Despite Toronto losing Chris Bosh and making little progress this season, team president Bryan Colangelo is returning to run the team, according the several league sources. That could be good news for D'Antoni, whose offense has been a bad fit for Anthony.
D'Antoni, who worked under Colangelo in Phoenix, might be out of a job if Walsh leaves the Knicks at season's end. For now, the Raptors plan to bring back coach Jay Triano, despite their awful season. But if D'Antoni becomes available, Triano could be jettisoned. Whether it's D'Antoni or Triano, the Raptors want to build around rookie big-man Ed Davis and second-year guard DeMar DeRozan. They're said to be open to moving Andrea Bargnani, who has been anything but an impact player since entering the league in 2007 as the No. 1 overall pick.
HoopsVibe’s Very Quick Call: It would appear Toronto Raptors’ GM Bryan Colangelo is finally ‘being somewhat real’ about Andrea Bargnani.
Bargnani is a nice offensive player, with a skill-set that can create mismatches. That’s it, though.
Bargnani is not the next Dirk Nowitzki. Bargnani is not an All-Star. Bargnani is not, and never will be, a competent rebounder or defender. And Bargnani was not worth the first overall pick in the 2006 draft.
Face it: Colangelo’s experiment has failed. Miserably.
It’s only now with the cover of an extension that Toronto’s Former Golden Boy will admit making a mistake.
The Raptors gave Bargnani every chance to succeed. They had to. They had to justify drafting the Italian ahead of LaMarcus Aldridge or Brandon Roy –despite the swing’s recent injuries.
Returns on Bargnani were mediocre, but Colangelo still rewarded him with a 5-year, $50 million extension in 2009, despite being a year away from free agency.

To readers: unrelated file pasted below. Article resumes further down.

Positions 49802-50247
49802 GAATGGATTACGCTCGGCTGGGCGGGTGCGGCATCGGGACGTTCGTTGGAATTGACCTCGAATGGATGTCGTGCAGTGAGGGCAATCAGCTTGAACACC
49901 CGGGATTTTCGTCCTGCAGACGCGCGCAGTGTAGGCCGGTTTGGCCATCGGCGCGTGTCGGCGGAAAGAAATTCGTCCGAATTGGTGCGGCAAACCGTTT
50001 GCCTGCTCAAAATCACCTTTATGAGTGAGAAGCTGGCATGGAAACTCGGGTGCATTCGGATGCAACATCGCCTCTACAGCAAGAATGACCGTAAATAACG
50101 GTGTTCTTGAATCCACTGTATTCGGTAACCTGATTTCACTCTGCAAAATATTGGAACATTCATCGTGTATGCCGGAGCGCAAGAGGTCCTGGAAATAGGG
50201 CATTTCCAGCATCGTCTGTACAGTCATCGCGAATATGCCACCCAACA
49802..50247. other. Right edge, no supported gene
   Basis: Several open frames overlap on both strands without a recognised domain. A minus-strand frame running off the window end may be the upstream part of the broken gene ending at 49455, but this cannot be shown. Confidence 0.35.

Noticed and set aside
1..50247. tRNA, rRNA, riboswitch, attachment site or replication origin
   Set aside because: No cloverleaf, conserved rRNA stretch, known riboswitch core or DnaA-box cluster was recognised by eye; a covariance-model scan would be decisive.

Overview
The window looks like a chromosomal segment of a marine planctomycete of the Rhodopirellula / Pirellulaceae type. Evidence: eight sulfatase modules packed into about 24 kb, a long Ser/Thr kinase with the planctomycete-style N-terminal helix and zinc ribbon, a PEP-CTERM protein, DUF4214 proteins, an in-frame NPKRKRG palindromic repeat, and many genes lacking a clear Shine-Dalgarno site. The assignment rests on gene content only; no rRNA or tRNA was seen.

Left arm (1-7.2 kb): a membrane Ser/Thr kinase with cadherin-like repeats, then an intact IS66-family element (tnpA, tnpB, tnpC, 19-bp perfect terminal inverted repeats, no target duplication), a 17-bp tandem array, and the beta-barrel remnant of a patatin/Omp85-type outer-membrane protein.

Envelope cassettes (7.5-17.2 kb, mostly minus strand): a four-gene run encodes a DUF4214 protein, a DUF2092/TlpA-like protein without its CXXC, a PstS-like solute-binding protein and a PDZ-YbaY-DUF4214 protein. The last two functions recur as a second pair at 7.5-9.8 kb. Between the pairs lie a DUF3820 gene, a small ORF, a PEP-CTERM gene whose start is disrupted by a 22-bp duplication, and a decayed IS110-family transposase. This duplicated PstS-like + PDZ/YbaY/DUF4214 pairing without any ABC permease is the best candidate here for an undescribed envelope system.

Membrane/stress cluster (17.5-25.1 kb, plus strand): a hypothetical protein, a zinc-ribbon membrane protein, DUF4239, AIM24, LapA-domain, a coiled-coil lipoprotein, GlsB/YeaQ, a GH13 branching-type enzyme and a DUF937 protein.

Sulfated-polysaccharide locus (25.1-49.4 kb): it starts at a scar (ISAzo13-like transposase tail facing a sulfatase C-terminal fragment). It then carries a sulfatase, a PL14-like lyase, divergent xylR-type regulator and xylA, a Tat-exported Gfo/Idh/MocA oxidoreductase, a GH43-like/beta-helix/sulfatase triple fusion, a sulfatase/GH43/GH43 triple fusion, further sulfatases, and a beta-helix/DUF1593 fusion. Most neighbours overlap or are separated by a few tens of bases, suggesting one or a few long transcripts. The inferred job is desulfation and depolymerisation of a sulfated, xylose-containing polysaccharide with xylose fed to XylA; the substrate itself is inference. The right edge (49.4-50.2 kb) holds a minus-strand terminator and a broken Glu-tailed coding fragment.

And Bargnani still started and logged heavy minutes, even though his finesse game wasn’t a fit in Coach Jay Triano’s system.
Bottom line: Bargnani isn’t an asset. He’s a liability. The team is far better developing Ed Davis, Amir Johnson, James Johnson, and franchise face in waiting DeMar DeRozan.
Bargnani’s isn’t a bust. His game is simply better suited to being a sixth-man than a superstar. Similar to Danilo Gallinari with the Denver Nuggets, he could excel as a scorer off the bench.
That can’t happen in Toronto, though. Expectations will always be sky high and unrealistic because of management.
Look for Colangelo, a master of the deal, to cover himself by finding a taker for Bargnani. And when that happens, he’ll again spin the situation in a well orchestrated press conference.
After all, Colangelo can’t be totally real in a media hot-bed such as Toronto. With three national sports channels, two national radio stations, five daily newspapers, and demanding fans, he can only concede so much.
Such is life in Toronto, especially with a mistake like Bargnani.
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